As you may have inferred from my previous posts, I’m pretty easy-going. Laid back. Chill. Yes, I follow a pretty rigid structure and have to do, like eating certain things before I run, but for the most part, especially when it comes to running, I’m very relaxed. Give me a split, I’ll hit it and I’ll help my teammates hit it.
Not yesterday. Yesterday I showed the other side — the uptight, fearful-of-the-future side.
Out of nowhere I experienced workout performance anxiety.
Tuesdays are our workout days. During cross country these are either on the track or on a part of the course, and since girls run a 6K, the repeats always equal a 6K or longer. If they’re on a course, they’re also monotonous, as they are the same. loop. over. and. over. As you can probably guess by now, the last thing on my mind was doing the workout yesterday. As I ran from class to practice, I started running the warm-up. My legs felt dead after not having a day off of running in nearly two weeks. My brain was fried from just two days of classes. And on top of that my emotions were shot just from having all four of my roommates back in my apartment. Why, oh why, did I have to run a hard workout today? I started telling my friends that there was no way I was getting through this, that I needed to stop, that I was going to tell coach that there was just no way this was happening.
Somehow I didn’t quit before I even started. We finished our warm-up at the top of the hill where we meet our coach and were told we’re doing 8×800 at the starting line of the course. I get a reasonable split, thinking I can hit it. Nope. I struggle through the first one, hitting 3:36 instead of the 3:16 that my coach asked of me. My emotions fly all around . I didn’t hit my split. I’m tired. I don’t want to keep failing. I tell him I want to quit. He tells me tomorrow will (finally) be a rest day, but I still feel like just ending my misery and heading back to the couch. This just wasn’t feeling fun anymore.
Okay. Let’s take a step back. If I had stopped after the second 800 like I wanted to, not only would I be letting my teammates down, but I would also be avoiding dealing with my performance anxiety about it, something that wouldn’t help me in the long run.
Instead of running away, I thought of something I learned in my psychology class. It might sound intimidating, but behavioral psychology, specifically B.F. Skinner‘s studies on operant conditioning offer a solution. I promise it’s not difficult. After all, I’m not a psychology major, and learned most of this in an introductory course!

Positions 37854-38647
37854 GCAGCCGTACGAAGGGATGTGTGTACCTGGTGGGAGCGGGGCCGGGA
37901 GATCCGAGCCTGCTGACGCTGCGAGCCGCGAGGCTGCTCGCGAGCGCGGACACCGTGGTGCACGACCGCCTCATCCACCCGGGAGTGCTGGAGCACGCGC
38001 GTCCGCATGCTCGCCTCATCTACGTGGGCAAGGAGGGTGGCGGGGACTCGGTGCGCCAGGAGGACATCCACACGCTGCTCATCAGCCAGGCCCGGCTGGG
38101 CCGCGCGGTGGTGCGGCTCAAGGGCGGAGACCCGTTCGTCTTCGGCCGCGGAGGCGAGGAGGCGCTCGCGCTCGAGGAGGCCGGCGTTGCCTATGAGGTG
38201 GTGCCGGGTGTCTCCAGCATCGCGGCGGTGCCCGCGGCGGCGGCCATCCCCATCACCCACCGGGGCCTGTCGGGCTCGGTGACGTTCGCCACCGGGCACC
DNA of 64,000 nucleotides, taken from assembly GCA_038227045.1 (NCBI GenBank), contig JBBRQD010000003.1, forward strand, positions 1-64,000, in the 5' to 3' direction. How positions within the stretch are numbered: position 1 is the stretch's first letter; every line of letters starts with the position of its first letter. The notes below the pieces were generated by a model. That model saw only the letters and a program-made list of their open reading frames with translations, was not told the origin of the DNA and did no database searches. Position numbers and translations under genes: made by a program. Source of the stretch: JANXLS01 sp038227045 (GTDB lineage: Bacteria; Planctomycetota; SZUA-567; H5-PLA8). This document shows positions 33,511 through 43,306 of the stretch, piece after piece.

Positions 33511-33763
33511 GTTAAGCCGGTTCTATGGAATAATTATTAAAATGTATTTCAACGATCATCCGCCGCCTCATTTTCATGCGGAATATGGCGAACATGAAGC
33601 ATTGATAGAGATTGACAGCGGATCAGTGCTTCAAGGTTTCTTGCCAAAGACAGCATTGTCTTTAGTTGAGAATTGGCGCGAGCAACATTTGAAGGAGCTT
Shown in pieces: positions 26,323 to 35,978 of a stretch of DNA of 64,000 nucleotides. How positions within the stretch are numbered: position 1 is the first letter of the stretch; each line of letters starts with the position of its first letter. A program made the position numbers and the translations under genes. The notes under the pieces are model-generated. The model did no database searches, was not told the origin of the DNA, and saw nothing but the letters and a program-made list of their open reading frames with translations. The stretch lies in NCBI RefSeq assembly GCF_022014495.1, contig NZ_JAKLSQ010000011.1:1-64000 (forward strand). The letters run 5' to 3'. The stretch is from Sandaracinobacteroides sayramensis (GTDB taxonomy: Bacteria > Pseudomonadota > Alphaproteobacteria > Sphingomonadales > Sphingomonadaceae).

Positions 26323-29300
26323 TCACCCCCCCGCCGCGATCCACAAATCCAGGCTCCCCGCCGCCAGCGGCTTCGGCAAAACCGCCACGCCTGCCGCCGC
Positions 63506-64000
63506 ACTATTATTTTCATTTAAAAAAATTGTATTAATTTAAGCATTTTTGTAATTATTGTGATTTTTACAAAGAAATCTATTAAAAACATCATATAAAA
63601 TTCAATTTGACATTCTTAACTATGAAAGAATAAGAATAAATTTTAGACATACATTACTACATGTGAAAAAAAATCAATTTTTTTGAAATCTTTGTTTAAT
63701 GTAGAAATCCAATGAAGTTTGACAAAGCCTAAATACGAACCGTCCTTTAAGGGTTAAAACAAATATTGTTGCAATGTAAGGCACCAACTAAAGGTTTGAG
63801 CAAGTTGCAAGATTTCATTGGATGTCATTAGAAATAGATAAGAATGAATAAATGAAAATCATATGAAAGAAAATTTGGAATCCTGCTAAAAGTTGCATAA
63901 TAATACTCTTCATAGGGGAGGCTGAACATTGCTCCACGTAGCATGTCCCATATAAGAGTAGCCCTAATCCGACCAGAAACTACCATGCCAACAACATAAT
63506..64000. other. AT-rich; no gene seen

Based on Skinner’s theories, if you want to overcome your performance anxiety you will want to focus on negative reinforcement. In plainest terms, negative reinforcement is removing something unwanted; in this case, the anxiety I feel before nearly every Tuesday workout. Another more simple example mentioned in the article is just buckling your seatbelt in the car to remove the annoying beeping noise. So the only way for me to get over my pre-workout anxiety, according to Skinner and his comrades, is to just do the workout, since once I do the workout, it disappears. The more I keep doing workouts, the less anxiety I should encounter. I can definitely say my anxiety has lessened over the years, and running has become more fun (and I’ve gotten faster).
Yes. Really. The key to overcoming performance anxiety is to do the thing you’re anxious about doing. Just do it! If tempos make you nervous, do more of them. If it’s track workouts, hit the track regularly. If it’s racing, you know what you need to do: race more!
So give it a whirl. Next time you’re nervous for a race, workout, or anything in life, just do it. Even when you’re scared remember that the anxiety will only go away if you do the workout. Avoiding it won’t make you feel better and won’t help you solve your performance anxiety problem. Sure, it might not seem like it works the first time. But each time you just do it, you should feel less anxious and eventually the anxiety should disappear.
As for me, I sucked it up and just did the workout that was freaking me out. Yes, my legs were tired, my splits were slow and I cried a little bit when it wasn’t going well, but I felt better after the workout. Not only that, I feel stronger, got to drink tons of chocolate soy milk, and actually believed my coach when I read this article about our upcoming season. And most importantly, by the seventh repeat and the cooldown, the workout was fun! It also gave me a huge confidence boost for our season opener on Saturday!
Do you ever experience workout performance anxiety? How do you cope with it?